Diabetic cardiomyopathy (DCM) is characterized by left ventricular remodeling and dysfunction independent of atherosclerosis, coronary heart disease, or hypertension. The mechanisms responsible for this disorder are complex and poorly understood. An emerging concept is that inflammation might be linked to alteration in insulin receptor (IR) and/or insulin-like growth factor receptor (IGF-1R) signaling, thus leading to the maladaptive cardiac structural and functional consequences of DCM. However, the role of inflammatory pathways in the development of DCM is still controversial and remains to be determined. This proposal antagonizes the adverse cardiac remodeling induced during the development of DCM through inhibition of inflammatory serine proteases (ISPs) that have emerged as important regulators not only of the immune response but also in the regulation of various biological pathways involved in cardiac remodeling. We found that genetic inhibition of ISPs in-vivo attenuated IR/IGF-1R signaling down-regulation and adverse cardiac remodeling induced by DCM without affecting hyperglycemia levels. Moreover, treatment of isolated myocytes with ISPs led to IR/IGF-1R ubiquitylation and degradation through activation of E3 ubiquitin ligase Cbl and ubiquitin proteasome system (UPS), respectively. Therefore we hypothesized that ISPs, released during the development of diabetes, promote IR/IGF-1R ubiquitylation and degradation that lead overtime to myocyte death and cardiac dysfunction. This is related to the effect of ISPs on Cbl ubiquitin ligase activation and subsequent proteasomal degradation of IR/IGF-1R.
Aim 1 will determine the mechanistic role of the ubiquitin ligase Cbl and the UPS in IR/IGF-1R turnover in response to ISPs in-vitro;
Aim 2 will determine the role of Cbl inactivation in IR/IGF-1R signaling down-regulation and adverse cardiac remodeling induced by DCM; and finally Aim 3 will determine the effect of ISPs inhibition on IR/IGF-1R signaling down-regulation, Cbl activation, and myocyte loss induced by DCM. The proposed study will integrate the novel role of ISPs and ubiquitin ligase Cbl in IR/IGF-1R turnover and myocyte death that may contribute to adverse cardiac remodeling and function during the development of DCM and determine whether ISPs should be considered a new target for therapy to treat patients with DCM.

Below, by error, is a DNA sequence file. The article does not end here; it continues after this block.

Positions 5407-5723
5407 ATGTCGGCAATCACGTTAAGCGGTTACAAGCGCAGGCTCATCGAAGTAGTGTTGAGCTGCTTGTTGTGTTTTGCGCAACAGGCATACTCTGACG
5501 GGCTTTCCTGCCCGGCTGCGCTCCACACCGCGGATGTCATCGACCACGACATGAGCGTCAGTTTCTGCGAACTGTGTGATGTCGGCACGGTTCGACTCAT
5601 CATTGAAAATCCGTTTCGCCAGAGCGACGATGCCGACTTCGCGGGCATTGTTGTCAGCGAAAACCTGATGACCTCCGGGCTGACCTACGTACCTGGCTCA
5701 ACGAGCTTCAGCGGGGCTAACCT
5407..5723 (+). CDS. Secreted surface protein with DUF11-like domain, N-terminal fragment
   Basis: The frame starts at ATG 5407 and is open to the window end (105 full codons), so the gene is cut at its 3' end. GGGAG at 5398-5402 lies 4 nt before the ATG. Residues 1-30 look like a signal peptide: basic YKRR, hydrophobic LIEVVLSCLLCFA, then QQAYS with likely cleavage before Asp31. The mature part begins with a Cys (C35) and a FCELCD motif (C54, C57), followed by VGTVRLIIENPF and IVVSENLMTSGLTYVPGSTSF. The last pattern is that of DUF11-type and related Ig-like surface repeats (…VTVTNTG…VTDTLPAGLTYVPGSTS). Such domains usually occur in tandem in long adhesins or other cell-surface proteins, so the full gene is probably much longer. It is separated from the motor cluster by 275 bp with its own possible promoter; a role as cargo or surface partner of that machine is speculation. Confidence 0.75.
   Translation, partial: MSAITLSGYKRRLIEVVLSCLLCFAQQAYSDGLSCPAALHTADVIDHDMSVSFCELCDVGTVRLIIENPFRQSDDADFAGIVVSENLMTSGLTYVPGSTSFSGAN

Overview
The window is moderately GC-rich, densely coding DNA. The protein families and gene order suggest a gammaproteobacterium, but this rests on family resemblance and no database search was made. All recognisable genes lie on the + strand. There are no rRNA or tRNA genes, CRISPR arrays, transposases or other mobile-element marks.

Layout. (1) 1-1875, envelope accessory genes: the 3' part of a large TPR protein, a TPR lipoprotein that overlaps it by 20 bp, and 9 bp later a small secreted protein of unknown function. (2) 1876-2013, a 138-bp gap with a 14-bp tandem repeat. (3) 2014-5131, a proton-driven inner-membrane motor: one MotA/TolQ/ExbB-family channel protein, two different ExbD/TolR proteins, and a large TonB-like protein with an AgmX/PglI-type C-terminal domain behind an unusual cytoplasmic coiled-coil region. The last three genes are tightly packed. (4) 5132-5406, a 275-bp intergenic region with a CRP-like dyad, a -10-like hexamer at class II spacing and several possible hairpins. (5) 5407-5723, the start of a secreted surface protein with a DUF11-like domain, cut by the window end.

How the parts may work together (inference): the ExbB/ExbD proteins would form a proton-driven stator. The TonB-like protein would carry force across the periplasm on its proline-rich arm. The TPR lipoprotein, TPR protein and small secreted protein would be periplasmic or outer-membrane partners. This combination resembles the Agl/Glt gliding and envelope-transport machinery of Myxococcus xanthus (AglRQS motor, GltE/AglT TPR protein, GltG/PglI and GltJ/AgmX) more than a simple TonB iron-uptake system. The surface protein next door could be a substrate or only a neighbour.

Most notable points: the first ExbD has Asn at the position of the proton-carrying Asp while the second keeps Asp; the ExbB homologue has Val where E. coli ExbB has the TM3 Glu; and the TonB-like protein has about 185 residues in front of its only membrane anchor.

Public Health Relevance

Cardiovascular disease, including heart failure, is the major cause of death in patients with diabetes. A contributing factor to heart failure in such patients i the development of diabetic cardiomyopathy. Several advances in the treatment of patients with diabetic cardiomyopathy have improved survival. However, this disease process is still pre-eminent in affecting the morbidity and mortality of patients with diabetes. The final goal of this project is to explore the mechanisms that lead to diabetes and to use this understanding to uncover new disease mechanisms and therapeutic approaches to prevent diabetic cardiomyopathy in humans.

National Institute of Health (NIH)
National Heart, Lung, and Blood Institute (NHLBI)
Research Project (R01)
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Myocardial Ischemia and Metabolism Study Section (MIM)
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Chen, Jue
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Thomas Jefferson University
United States
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Shukla, Sanket Kumar; Liu, Weijing; Sikder, Kunal et al. (2017) HMGCS2 is a key ketogenic enzyme potentially involved in type 1 diabetes with high cardiovascular risk. Sci Rep 7:4590